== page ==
• Develop a company program that analyzes and actively manages its fatigue risk profile.
  • Schedule workers mindful of their need for sufficient sleep, limited duration work shifts, schedule regularity, and risky circadian times such as the overnight and pre-dawn hours.
  • Discuss and practice sleep hygiene and related work management at all levels within the business.
  • Periodically audit fatigue management practices and eliminating any shortcomings.
  • Regularly deliver fatigue awareness and management training using science-based and effective training media.
  • Allow fatigue incidents and concerns to be reported to management without retribution.
  • Fully investigate conditions or incidents likely involving worker fatigue.
  • Ensure that all individuals in the company understand the importance of sleep, openly discuss it, and make it a priority.

Unfortunately, laudatory efforts at the top levels of industry and government often do not trickle down to the front lines, especially in many small companies with scarce risk management knowledge and resources.  None of the four companies I have reviewed had systematic fatigue management programs anything like those described above.  All talked to their workers about operational safety, and several had written policies and training materials suggestive of a conscientious program.  However, their rules were not behavior-based and not reflected in actual practice.  Telling workers that, “Safety is our #1 goal!” does not mean much if they are then asked to work beyond human capacity.

Cited References

AAA Foundation for Traffic Safety [Author: B. C. Tefft].  Acute Sleep Deprivation and Risk of Motor Vehicle Crash Involvement.  Fact Sheet.  2018.  Available at AAAFoundation.org. 

Centers for Disease Control & Prevention (CDC). Fatalities among oil and gas extraction workers—United States, 2003–2006. Morbidity and Mortality Weekly Report 57 (16), 2008 Pp. 429–431.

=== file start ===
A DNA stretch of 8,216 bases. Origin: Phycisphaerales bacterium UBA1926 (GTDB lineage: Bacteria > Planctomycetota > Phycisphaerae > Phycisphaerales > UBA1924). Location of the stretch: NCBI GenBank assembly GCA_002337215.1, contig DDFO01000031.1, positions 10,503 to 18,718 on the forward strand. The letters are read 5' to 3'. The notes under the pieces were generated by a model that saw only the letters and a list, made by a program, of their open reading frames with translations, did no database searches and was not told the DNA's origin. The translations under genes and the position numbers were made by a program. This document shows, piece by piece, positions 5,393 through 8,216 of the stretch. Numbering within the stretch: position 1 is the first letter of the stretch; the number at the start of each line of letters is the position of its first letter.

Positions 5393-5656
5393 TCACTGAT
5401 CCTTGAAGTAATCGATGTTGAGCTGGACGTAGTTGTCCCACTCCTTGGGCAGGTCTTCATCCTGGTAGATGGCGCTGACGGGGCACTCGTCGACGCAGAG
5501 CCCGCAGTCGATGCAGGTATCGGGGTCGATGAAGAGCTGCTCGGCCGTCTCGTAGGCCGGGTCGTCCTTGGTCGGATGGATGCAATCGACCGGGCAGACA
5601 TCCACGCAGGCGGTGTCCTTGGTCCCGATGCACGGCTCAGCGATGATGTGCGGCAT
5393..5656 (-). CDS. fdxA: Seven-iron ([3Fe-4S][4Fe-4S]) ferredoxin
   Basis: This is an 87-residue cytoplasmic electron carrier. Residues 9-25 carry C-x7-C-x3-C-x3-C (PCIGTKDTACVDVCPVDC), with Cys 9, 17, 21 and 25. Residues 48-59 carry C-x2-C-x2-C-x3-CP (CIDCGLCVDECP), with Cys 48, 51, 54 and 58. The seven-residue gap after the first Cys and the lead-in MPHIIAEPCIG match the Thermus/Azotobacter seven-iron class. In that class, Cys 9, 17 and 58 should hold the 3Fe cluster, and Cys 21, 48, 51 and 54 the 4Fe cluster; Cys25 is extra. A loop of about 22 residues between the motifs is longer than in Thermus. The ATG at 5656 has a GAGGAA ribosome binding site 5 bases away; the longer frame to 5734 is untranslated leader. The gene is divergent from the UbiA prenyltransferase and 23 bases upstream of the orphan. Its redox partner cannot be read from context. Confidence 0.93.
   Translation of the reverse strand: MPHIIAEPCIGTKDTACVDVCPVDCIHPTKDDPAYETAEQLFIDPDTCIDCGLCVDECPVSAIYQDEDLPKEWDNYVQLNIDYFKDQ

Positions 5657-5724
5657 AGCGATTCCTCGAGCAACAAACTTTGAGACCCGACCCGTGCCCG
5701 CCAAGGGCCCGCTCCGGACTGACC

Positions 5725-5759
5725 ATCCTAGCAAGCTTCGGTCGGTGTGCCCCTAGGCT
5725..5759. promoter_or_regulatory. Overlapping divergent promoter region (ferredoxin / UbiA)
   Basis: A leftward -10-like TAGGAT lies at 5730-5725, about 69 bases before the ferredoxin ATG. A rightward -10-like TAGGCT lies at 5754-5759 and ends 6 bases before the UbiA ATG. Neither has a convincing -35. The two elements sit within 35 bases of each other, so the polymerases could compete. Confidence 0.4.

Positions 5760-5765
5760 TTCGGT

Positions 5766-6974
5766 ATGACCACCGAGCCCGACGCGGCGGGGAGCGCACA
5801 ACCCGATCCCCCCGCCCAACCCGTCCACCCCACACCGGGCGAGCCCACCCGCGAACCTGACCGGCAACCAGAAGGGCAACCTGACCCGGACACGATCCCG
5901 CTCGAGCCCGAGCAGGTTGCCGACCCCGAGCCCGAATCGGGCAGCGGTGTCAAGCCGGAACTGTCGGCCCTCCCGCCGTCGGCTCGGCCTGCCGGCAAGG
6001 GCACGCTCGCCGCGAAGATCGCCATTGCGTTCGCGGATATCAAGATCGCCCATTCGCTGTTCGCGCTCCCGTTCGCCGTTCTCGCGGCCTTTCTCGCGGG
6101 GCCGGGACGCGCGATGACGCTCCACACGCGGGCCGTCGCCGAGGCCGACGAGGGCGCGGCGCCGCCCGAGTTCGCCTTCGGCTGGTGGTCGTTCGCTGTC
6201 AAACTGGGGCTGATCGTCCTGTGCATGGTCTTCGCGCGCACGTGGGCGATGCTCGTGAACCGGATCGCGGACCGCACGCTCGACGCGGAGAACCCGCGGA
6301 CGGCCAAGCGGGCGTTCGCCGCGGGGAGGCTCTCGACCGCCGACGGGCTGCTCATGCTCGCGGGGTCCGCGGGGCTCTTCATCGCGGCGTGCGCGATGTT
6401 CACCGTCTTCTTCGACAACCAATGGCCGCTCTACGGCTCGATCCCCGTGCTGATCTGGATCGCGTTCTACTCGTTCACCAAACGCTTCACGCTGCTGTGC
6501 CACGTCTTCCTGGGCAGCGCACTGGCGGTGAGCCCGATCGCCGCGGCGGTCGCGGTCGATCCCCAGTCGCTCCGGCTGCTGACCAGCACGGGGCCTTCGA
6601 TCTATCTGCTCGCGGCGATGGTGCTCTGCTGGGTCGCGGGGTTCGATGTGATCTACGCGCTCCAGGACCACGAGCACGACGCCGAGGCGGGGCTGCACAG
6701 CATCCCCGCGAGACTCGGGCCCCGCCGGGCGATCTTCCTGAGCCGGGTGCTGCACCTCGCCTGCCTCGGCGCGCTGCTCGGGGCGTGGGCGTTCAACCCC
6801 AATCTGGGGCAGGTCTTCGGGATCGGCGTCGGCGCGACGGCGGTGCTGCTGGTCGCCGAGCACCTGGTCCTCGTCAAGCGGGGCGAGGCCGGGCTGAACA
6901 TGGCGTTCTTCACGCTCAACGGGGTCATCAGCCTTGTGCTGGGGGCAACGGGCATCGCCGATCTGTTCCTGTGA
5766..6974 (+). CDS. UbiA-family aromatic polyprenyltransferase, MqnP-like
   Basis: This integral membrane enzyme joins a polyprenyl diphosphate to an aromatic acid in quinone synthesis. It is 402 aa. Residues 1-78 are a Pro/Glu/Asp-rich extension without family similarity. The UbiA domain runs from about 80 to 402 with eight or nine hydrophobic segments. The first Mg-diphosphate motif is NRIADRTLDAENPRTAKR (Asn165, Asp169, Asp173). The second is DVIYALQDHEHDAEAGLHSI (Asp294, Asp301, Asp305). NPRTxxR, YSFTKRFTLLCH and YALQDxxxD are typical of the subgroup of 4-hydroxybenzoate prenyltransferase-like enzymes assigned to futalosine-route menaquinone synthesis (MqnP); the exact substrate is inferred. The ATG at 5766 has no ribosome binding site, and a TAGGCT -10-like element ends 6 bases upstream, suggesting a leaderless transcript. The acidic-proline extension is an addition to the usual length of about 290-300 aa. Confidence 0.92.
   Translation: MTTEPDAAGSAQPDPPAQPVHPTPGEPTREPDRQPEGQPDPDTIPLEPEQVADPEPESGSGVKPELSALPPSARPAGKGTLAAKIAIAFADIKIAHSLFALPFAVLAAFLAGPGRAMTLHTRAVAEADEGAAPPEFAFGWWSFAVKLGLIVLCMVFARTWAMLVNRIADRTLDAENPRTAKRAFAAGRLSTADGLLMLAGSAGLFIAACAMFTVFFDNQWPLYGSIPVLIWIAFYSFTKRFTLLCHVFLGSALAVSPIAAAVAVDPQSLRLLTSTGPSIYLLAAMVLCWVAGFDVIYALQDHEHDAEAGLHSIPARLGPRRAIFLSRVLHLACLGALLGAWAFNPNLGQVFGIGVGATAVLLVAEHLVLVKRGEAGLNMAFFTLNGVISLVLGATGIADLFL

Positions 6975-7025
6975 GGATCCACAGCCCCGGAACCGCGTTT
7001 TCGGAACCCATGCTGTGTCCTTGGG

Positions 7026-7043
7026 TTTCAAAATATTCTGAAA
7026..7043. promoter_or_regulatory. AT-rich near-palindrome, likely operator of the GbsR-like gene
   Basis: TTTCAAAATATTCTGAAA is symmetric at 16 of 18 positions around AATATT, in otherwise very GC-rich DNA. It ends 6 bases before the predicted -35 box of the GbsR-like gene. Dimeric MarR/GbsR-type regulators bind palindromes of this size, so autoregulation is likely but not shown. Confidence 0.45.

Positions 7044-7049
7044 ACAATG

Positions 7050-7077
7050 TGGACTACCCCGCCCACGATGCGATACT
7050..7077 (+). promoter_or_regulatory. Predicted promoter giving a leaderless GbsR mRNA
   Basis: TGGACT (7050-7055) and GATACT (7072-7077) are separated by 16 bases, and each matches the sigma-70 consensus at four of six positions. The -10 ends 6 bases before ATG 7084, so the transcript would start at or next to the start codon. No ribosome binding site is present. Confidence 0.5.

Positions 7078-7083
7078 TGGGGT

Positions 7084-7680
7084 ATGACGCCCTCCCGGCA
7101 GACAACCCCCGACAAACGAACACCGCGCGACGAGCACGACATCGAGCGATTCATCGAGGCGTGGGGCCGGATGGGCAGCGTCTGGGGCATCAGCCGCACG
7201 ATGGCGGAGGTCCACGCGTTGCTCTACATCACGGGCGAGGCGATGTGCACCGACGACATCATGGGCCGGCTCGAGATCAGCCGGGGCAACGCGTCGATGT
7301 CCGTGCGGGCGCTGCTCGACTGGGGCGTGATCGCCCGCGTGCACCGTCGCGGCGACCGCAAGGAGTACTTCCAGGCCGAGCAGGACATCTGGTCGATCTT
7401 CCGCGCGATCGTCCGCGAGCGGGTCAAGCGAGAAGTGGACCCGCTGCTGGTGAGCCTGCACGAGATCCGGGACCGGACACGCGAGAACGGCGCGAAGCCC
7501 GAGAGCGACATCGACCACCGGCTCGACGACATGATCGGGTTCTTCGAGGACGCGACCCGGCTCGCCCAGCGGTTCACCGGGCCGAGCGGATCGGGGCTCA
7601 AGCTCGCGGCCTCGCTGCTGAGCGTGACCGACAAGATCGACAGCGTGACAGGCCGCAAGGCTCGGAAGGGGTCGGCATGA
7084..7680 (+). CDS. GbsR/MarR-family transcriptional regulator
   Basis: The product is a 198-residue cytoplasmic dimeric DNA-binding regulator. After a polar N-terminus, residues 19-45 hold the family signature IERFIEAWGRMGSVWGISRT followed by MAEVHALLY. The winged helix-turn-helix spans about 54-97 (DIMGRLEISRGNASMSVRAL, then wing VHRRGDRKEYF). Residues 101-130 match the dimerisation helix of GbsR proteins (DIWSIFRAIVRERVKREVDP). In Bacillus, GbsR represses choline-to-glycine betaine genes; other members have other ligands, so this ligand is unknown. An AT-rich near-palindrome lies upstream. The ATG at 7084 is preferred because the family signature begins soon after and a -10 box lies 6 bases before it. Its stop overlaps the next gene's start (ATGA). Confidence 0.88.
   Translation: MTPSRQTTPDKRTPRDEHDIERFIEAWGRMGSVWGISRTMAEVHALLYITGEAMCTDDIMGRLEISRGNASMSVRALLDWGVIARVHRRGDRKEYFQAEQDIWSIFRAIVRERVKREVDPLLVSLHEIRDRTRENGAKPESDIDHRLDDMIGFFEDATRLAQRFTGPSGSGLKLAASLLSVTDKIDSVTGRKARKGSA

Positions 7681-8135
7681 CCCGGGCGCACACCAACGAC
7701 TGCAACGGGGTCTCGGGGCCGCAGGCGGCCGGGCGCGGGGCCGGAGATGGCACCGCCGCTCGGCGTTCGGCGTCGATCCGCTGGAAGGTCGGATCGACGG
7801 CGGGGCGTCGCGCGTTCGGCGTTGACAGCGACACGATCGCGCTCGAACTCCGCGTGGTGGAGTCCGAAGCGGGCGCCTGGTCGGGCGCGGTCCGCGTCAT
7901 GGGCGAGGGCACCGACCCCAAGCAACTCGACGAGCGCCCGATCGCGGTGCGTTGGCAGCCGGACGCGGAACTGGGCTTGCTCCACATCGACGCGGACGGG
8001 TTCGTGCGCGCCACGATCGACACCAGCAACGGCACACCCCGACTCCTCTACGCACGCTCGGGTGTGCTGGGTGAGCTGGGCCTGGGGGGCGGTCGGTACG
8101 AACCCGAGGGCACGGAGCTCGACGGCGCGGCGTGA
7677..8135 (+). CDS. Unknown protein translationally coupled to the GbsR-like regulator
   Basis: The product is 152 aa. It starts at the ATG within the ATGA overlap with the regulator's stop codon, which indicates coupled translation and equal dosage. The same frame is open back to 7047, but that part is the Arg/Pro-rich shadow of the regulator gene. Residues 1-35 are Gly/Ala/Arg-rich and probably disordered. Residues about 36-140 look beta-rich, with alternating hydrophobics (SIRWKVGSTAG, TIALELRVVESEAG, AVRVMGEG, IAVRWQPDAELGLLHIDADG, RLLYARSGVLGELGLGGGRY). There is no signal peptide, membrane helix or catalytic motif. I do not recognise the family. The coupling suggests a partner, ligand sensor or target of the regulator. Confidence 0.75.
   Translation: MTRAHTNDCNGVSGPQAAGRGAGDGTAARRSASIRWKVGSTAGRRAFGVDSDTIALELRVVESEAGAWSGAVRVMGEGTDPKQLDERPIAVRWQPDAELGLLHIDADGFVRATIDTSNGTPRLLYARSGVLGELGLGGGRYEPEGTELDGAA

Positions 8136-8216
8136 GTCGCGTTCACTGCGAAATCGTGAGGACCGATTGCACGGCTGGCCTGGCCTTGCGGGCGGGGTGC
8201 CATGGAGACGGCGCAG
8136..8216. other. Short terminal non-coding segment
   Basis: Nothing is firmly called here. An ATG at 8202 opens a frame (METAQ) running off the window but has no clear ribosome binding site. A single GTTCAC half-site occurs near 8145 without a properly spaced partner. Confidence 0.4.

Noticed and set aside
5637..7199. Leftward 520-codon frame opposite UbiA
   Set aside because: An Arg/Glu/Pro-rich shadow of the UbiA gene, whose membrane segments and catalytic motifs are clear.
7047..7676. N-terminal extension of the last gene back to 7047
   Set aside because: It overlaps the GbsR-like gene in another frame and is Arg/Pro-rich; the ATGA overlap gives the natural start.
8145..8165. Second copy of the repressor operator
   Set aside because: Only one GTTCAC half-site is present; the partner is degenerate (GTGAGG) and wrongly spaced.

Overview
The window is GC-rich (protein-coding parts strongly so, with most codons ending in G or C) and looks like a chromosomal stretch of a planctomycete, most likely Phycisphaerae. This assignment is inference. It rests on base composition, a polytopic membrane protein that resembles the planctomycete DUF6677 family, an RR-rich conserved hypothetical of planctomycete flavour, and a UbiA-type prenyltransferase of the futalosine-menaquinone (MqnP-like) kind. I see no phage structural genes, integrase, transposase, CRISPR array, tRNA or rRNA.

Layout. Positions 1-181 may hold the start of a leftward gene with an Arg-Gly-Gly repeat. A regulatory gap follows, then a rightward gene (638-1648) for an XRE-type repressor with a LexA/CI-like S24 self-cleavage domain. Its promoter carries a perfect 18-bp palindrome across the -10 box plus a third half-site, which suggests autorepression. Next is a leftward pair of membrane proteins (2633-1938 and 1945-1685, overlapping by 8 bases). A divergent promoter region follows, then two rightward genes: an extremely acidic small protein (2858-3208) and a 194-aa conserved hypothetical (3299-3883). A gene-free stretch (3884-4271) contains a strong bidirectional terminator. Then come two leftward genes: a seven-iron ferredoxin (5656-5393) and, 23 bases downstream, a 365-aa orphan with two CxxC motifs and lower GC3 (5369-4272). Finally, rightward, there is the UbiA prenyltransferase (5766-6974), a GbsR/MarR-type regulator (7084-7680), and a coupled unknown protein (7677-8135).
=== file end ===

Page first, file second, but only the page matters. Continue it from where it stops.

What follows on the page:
International Association of Oil & Gas Producers (IOGP)Managing Fatigue in the Workplace; A Guide for the Oil and Gas industry.  2019.  (Previous editions date back at least to 2007.)

Knipling, R.R.  Safety for the Long Haul; Large Truck Crash Risk, Causation, & Prevention.  American Trucking Associations.  ISBN 978-0-692-00073-1, 2009a.  Available at www.atabusinesssolutions.com.

Retzer, K.D., Hill, R.D., & Pratt, S.G.  Motor vehicle fatalities among oil and gas extraction workers.  Accident Analysis & Prevention, 51, 2013, Pp. 168-174.  Summary available at https://www.cdc.gov/niosh/topics/workschedules/2019abstracts/oilgas2.html.

Tefft, B.C.  Acute sleep deprivation and culpable motor vehicle crash involvement.  SLEEPJ, Pp.  1–11, 2018.  Available at: https://academic.oup.com/sleep/article/41/10/zsy144/5067408.

Dr. Ron Knipling is the author of Safety for the Long Haul; Large Truck Crash Risk, Causation, & Prevention, the only comprehensive textbook on large truck safety.  In recognition of the book, he received the International Road Transport Union (IRU) Order of Merit award, the first given to an American scientist.  Dr. Knipling is a traffic safety researcher, consultant, and expert witness based in the Washington, DC area.  More information is at www.safetyforthelonghaul.com.

TASA Article Disclaimer

This article discusses issues of general interest and does not give any specific legal or business advice pertaining to any specific circumstances.  Before acting upon any of its information, you should obtain appropriate advice from a lawyer or other qualified professional.